So, what does good safety management look like within this changing landscape? It needs to actively engage workers in key safety tasks so that we can benefit from their insights, and they can benefit from the sense of inclusion in the workplace safety program. It also needs to keep our entire workforce connected, even when they’re not all in the same place at the same time, or when there are multiple contractors and temporary workers present in the worksite. Lastly, it needs to give us fast, easy access to our most important safety data so that employees have greater safety awareness, and we have the information to drive better decision making,

Getting Better at Safety Management Today

At VelocityEHS, we understand the challenges and promises of the Future of Work, and we’ve designed our Safety Management Solution to give you the support you’ll need.

Here are some of the key areas our Safety Management Solution can help with.

  • Reporting of Injuries and Safety Incidents – Incident reporting capabilities within our software ensure that you have an easily accessible system for reporting workplace safety incidents, observations, and documenting occupational injuries and illnesses such as work-related cases of COVID-19. You won’t need to do it alone because your people will be able to easily report all kinds of incidents from anywhere, right from your mobile device. We also make it easy to create and maintain your workplace injury and illness logs (e.g. OSHA 300, 301, 300A) and submit them to OSHA’s Injury Tracking Application (ITA) with just a click.
  • Workplace Inspections – We make inspections and observations easier with tools to quickly build custom checklists (such as COVID-19 related inspection forms) that ensure that you’re capturing the right details, then instantly deploy checklists to workers across your organization who can perform inspections using their mobile device.
  • JSAs – We make it easier to develop JSAs that evaluate the full range of jobs and job tasks in your workplace, and assess each job task for specific risks such as COVID-19 exposure. With our software, you’ll also have fast access to all of your JSAs and the ability to quickly update them as job tasks change or new risks are identified.
  • Safety Meetings – Your workplace safety committee is the tip of the spear when it comes to planning and executing workplace COVID-19 compliance measures and safeguards, and our software gives them the tools they need to optimize committee performance. Our Safety Management Solution makes sure your committee stays connected through streamlined scheduling and notifications, agenda planning and tracking, action item assignments and follow-up, and companywide visibility of committee activities.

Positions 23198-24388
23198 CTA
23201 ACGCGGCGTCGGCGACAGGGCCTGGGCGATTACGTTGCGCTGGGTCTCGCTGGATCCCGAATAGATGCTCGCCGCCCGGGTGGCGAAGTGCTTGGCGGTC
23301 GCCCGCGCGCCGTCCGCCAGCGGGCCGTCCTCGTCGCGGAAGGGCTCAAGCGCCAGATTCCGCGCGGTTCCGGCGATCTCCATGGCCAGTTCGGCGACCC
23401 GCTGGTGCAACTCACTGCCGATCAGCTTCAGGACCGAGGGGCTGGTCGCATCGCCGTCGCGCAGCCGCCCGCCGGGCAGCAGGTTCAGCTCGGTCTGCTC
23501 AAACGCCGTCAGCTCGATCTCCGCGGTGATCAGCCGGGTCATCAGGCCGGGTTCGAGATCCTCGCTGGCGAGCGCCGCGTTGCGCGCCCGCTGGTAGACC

• Corrective Action Management – Our Safety Management Solution funnels your safety program actions into one location so you can more easily prioritize, assign and track them. Now you’ll have better visibility and control over actions across your organization, including those related to COVID-19 prevention or follow-up measures. You’ll also improve engagement by making sure that the right people are assigned, that they receive notifications of their assignments, and that actions have been completed as planned. Having a system that is purpose-built for planning, assigning and tracking safety action items is essential for compliance in all areas, but especially as you implement strategies to tackle new and emerging requirements.
  • Dashboards & Reporting: In many ways, the ability to quickly and clearly access your most important safety data is the glue that holds a good safety management system together. The data dashboards you get with our Safety Management Solution make it easy to see what’s happening, where and when it’s happening across your organization. You can also easily create reports and schedule them for automated regular distribution to users including Management to help better communicate the status and value of your safety initiatives.

Join Our Safety Management Webinar!

To learn more about the benefits of our VelocityEHS Safety Management Solution can help, register for one of the two upcoming live dates for our webinar “Simplifying Safety Management: How EHS Software Can Help”:

May 18th 11 am ET

June 16, 11am ET

This webinar will review common safety management tasks, and share best practices and strategies you can implement to improve efficiency and safety performance. We’ll also focus on the ways that modern software can deliver the simplicity, visibility, and control you need to maximize safety program performance. We hope to see you there!

Let VelocityEHS Help!

Ready for a safety management upgrade? Check out our cloud-based Safety Management Solution. You’ll get versatile, award-winning EHS management capabilities covering a wide range of the most common EHS tasks including SDS & chemical management, incident management, inspections, JSAs, safety meeting management, corrective action management, and more! We help you centralize your safety activities, save time, better engage others in your EHS program, better adapt to evolving regulatory requirements and take a more proactive approach to safety management.

If you’re looking for the agility you need to stay ahead in today’s changing regulatory landscape, request a demo today!